I have added a small control panel to the main baseboard. I always struggled to use my smart phone to control the Bluetooth relay board, and when I adopted DCC I realised one hand-held device is plenty and this has to be the throttle for the trains, not a phone for the points. I designed the baseboard to give a minimalist appearance, and the control panel rather spoils this, but the panel will let me operate the layout far more easily.
I am committed to DCC operation for my H0 trains, but I want to keep the ability to run my 00 trains and indeed brand-new H0 acquisitions from an analogue controller. Because of this, I want to keep the ‘traffic’ side of the controls separate from the ‘traction’ controls, even though I usually operate the layout on my own. I like having tactile feedback from controls too, and this means physical switches not a touch screen, and dedicated switches for each turnout and not the menu system of a DCC controller.
And so, I have ended up with seven toggle switches as ‘point levers’ for the Tortoise point motors. Logically, the baseboard might have four control panels (one for each of the three locations plus the main line) but the locations are close together and it would be quite overwhelming to do this. So I have all seven switches together on one panel.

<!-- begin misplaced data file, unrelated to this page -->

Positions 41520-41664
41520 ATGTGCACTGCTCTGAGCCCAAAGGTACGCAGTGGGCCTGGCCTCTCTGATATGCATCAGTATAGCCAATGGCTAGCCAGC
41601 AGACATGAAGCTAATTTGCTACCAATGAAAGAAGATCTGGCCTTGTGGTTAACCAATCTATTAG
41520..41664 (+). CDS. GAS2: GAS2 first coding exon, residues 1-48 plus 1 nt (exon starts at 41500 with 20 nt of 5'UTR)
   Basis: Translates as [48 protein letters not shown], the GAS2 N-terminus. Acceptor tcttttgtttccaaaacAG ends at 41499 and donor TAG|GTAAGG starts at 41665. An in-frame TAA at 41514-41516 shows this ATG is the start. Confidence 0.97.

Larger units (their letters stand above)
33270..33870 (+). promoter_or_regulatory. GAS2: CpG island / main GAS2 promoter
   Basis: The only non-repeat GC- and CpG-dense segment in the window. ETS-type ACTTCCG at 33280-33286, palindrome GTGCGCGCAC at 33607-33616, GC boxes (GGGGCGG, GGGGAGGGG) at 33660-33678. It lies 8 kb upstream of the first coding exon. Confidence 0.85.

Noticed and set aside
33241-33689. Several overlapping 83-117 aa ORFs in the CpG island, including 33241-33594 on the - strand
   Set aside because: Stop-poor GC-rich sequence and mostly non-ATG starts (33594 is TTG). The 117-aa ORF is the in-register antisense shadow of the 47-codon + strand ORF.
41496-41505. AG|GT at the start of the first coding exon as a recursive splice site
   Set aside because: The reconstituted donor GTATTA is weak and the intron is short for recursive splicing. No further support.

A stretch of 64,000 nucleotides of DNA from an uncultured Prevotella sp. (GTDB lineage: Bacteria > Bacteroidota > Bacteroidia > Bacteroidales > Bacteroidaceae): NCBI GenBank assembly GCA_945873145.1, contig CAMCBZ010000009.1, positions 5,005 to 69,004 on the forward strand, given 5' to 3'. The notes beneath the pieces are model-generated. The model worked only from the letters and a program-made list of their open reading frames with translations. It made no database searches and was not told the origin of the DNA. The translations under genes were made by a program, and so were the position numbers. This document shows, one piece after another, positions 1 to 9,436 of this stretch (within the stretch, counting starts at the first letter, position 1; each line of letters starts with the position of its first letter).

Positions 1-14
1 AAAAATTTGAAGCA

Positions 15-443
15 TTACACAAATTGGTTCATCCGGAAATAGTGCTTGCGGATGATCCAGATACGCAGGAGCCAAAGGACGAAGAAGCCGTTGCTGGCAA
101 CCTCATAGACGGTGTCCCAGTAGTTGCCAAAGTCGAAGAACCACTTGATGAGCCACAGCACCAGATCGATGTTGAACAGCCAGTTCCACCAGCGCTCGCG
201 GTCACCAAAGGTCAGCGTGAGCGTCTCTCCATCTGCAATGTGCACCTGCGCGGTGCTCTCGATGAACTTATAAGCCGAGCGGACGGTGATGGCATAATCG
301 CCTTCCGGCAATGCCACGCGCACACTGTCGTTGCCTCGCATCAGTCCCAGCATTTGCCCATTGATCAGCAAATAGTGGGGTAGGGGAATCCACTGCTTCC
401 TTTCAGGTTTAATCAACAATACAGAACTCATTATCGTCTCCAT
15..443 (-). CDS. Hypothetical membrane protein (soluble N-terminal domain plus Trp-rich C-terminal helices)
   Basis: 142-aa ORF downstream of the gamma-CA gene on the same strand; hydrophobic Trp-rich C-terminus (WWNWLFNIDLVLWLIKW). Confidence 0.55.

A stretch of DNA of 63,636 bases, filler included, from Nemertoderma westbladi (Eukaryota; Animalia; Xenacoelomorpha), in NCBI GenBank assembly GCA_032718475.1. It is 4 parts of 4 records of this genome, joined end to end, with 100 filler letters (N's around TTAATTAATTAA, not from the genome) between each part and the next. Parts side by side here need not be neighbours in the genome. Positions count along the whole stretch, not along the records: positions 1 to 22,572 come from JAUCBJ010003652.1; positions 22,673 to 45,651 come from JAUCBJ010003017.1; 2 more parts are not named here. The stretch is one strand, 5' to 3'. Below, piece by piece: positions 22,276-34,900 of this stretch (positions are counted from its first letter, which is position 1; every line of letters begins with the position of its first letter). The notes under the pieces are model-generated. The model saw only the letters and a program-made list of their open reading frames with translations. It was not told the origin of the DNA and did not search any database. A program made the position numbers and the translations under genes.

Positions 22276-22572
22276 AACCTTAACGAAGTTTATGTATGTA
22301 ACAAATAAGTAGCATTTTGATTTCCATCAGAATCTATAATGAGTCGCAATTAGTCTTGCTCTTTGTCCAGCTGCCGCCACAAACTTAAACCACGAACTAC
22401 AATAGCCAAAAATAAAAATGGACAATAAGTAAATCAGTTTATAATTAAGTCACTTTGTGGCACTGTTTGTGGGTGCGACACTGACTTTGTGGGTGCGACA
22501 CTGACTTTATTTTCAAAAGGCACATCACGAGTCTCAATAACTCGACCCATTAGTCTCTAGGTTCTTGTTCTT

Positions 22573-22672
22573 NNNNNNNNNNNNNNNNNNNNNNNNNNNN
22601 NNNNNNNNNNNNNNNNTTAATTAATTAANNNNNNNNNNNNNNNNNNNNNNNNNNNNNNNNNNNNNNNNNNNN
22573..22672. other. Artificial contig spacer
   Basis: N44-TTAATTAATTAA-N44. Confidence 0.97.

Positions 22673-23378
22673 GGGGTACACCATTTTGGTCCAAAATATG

The panel is a wooden box from a child’s jigsaw puzzle. I cut some grooves and glued in strips of darker wood to make the mimic diagram:
The wiring is nicely simple. There are nine wires from the panel to the layout: one wire for each switch, and two wires for the split positive and negative power supplies. I used some slender 12-way cable bought on eBay, each core is 7/0.2 mm strands and I have three spare cores.
The attachment of the panel to the layout is anything but simple. I arranged some strips of wood, glued them onto each other and then into the box to make an angled tongue:
The tongue fits into a slot on the front of the layout ...
... and the panel hangs over the front of the layout, low enough to be as unobtrusive as possible and high enough to clear the doors of the cupboard underneath:
The relay board is now redundant, but remains in place for a rainy day. I would have very much liked to tackle an Arduino project to control the relays (and the points connected to them) from a wireless panel, but I put off this project for so long it got blown away when I saw a demo of the Megapoints system. It does not seem worthwhile to tackle a home-made solution when a ready-made system can be had off-the-shelf. At the same time, Megapoints wants to take two dedicated wires to each stall motor and I could not find enough enthusiasm to rewire the motors and change the power supplies. So the layout has its seven toggle switches.
I would like to use servos for the points on my next layout. I hope such a layout will connect into the Shelf Island project, and if I use Megapoints to drive the servos it could have duplicated control panels, one panel here and one in front of the new layout. This is something for me to look forward to.